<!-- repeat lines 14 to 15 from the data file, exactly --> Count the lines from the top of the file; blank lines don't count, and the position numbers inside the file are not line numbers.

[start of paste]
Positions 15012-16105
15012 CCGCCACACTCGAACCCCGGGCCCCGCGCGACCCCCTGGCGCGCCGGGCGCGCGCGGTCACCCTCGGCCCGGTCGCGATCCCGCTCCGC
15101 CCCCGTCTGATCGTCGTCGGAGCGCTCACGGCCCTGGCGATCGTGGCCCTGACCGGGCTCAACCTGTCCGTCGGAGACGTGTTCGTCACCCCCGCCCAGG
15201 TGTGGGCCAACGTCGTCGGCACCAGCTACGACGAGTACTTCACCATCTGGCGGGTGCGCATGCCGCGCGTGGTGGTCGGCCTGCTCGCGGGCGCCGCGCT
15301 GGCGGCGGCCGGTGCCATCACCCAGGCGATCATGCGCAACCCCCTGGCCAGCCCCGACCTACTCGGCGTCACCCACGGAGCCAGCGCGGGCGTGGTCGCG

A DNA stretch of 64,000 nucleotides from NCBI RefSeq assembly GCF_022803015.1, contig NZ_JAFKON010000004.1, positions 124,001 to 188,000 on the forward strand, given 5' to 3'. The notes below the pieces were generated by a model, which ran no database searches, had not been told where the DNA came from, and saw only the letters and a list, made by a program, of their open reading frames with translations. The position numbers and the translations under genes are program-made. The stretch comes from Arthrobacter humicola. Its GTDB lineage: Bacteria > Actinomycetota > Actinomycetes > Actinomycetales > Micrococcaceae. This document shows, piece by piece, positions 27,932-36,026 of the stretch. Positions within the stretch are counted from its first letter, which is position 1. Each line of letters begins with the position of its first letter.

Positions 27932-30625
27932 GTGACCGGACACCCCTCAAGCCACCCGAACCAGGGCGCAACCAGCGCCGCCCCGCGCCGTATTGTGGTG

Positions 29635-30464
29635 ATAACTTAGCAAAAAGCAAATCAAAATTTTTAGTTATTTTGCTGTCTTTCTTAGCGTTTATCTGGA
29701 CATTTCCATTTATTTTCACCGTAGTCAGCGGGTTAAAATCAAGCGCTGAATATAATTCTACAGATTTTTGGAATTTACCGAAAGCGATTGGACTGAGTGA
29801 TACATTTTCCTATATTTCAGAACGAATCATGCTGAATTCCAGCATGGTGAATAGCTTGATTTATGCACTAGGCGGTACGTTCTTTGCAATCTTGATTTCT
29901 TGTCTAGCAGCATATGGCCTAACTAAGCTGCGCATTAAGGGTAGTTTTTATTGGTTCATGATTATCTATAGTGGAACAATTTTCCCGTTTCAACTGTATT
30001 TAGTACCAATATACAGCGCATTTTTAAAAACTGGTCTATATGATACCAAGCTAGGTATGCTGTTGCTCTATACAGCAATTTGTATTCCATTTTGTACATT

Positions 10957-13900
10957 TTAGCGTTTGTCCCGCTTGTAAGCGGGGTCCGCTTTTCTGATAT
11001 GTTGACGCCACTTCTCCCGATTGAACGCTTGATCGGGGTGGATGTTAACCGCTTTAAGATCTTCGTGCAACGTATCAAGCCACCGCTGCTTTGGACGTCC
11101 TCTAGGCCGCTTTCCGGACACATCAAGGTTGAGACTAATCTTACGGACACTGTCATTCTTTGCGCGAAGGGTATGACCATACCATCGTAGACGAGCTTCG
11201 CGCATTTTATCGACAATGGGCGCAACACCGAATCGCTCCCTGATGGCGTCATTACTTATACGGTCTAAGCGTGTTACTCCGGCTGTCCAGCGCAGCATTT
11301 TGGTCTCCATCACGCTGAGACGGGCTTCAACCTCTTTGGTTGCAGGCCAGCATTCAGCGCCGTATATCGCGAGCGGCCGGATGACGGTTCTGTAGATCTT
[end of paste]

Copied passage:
30001 TAGTACCAATATACAGCGCATTTTTAAAAACTGGTCTATATGATACCAAGCTAGGTATGCTGTTGCTCTATACAGCAATTTGTATTCCATTTTGTACATT

Positions 10957-13900